Police officers and members of the Armed Forces swept Fujairah for two days last week, arresting 110 suspected illegal immigrants in boats off the coast, hiding in mountains and being sheltered by residents.
110 illegal immigrants held in Fujairah sweep
Police officers and members of the Armed Forces swept Fujairah for two days last week, arresting 110 suspected illegal immigrants in boats off the coast, hiding in mountains and being sheltered by residents. The Ministry of Interior, whose officers also joined in the raids, said all those arrested were from Asian countries. Another four people, three men and a woman, were arrested for sheltering them.
Coastguard officers chased down two boats loaded with "infiltrators" in separate missions, Maj Gen Nasser al Menhali, acting assistant undersecretary at the Ministry of Interior for Naturalisation, Residency and Borders, said yesterday. Col Saeed al Rashidi, the head of the ministry's directorate that tracks foreigners who violate immigration laws, added: "Fujairah Police also caught a group of 22 infiltrators who thought they were hiding from the eyes of the police in the mountainous areas of Fujairah."
Another 25 suspected visa violators, including eight women, were caught in people's homes, according to officials, who would not say exactly when the raids took place. The operation was launched after police in Dibba received tips saying people were sneaking through the valleys in the mountainous Al Faqeet and Roll Dedna areas. Yousef al Naqbi, 38, from nearby Khor Fakkan, said: "Before there were so many people coming and now because of the law it's changed. The security is also very hard, they always catch them. In Fujairah, thanks to God, there is so much safety here now."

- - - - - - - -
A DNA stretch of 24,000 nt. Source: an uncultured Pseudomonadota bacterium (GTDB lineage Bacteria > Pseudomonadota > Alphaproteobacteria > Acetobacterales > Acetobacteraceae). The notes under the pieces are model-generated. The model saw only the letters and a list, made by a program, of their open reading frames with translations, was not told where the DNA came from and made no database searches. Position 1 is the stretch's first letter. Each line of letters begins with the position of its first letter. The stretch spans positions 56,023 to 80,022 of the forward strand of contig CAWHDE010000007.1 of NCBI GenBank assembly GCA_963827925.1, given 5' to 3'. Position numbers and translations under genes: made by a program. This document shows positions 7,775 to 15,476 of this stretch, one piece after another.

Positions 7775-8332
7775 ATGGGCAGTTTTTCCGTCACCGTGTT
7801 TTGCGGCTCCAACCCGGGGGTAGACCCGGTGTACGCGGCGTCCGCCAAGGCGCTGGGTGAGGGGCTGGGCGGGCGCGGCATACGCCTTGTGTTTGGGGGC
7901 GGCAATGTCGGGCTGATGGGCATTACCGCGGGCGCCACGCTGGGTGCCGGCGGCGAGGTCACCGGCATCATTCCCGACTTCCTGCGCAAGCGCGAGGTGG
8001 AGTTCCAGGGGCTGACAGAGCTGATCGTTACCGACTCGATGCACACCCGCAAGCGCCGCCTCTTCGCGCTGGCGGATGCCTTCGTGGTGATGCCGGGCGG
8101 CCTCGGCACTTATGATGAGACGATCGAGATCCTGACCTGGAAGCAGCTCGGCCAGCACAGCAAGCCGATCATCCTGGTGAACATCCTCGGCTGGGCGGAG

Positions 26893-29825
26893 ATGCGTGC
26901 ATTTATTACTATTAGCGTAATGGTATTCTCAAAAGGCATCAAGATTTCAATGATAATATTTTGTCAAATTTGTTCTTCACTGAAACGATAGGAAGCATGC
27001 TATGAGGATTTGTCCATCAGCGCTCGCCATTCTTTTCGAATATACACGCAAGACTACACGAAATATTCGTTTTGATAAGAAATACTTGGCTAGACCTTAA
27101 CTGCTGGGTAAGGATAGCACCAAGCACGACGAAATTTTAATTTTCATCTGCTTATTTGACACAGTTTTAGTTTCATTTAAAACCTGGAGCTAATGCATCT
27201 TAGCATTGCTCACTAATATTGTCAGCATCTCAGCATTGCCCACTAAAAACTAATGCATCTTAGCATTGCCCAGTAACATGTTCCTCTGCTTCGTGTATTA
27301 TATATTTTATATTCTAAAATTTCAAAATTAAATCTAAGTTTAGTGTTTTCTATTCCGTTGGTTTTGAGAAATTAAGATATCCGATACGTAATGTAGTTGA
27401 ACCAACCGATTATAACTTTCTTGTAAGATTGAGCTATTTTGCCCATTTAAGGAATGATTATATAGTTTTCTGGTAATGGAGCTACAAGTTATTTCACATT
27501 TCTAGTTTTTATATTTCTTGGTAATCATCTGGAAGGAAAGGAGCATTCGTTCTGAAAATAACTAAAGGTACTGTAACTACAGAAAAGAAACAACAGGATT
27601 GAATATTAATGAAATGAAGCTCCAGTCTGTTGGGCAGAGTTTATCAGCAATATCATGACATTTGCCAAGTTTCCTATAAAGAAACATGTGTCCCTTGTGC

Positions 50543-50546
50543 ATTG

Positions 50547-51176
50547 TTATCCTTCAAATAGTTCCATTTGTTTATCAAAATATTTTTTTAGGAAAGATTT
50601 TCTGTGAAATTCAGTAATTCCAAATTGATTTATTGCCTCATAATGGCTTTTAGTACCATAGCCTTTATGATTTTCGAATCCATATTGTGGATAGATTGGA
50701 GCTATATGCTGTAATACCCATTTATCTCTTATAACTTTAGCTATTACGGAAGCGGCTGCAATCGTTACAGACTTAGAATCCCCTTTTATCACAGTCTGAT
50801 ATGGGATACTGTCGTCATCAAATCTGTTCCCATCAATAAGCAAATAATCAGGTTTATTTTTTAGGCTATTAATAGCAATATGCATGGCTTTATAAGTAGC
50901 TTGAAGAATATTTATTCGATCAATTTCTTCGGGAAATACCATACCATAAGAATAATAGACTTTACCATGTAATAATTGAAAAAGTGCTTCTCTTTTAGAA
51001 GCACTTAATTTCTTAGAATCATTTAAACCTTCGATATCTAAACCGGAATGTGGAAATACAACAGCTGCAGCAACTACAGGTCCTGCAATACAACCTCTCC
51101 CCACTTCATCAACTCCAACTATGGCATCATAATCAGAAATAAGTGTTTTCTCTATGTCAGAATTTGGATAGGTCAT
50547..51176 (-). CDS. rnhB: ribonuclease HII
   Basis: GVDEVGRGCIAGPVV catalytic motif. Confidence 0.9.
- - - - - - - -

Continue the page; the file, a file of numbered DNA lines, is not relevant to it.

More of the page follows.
Maj Ahmed Ibrahim, the manager of the Fujairah International Marine Club, who served with the police and emirate's Coastguard for 27 years, said that in the end, illegal immigration was harmful to both society and the immigrants themselves. "It's being controlled much better than before, but every week there are people coming," he said. "It is bad for the country because they don't find a job and when they do they are mistreated."
Attitudes about employing illegal immigrants have changed dramatically in the past 10 years, Maj Ibrahim said. "The people were more relaxed because in our culture you welcome everybody and in our religion we say we need to help people," he said. "But due to the problems that it creates, we realised that these things should be stopped and if you come you must come through the proper channels. People understand it is bad for the country at the end of the day."
According to Ministry of Interior figures, 27,000 illegal workers and 550 illegal immigrants were arrested across the UAE in 2009. Most are believed to enter through the Hajar mountains from the Musandam Peninsula of Oman, after crossing the Gulf from the port city of Bandar Abbas, Iran. The steep fjords and coves of Musandam make it ideal for smugglers, who cross the 100-kilometre Strait of Hormuz at night.
Illegal immigrants can be punished by three months in prison, or a fine of Dh10,000 (US$2,700). Employing or housing an illegal immigrant carries a two-month prison sentence and a Dh100,000 fine. A Dh50,000 fine can also be imposed on those who employ people they have not sponsored, or if they allow someone they sponsore to work for other employers. firstname.lastname@example.org email@example.com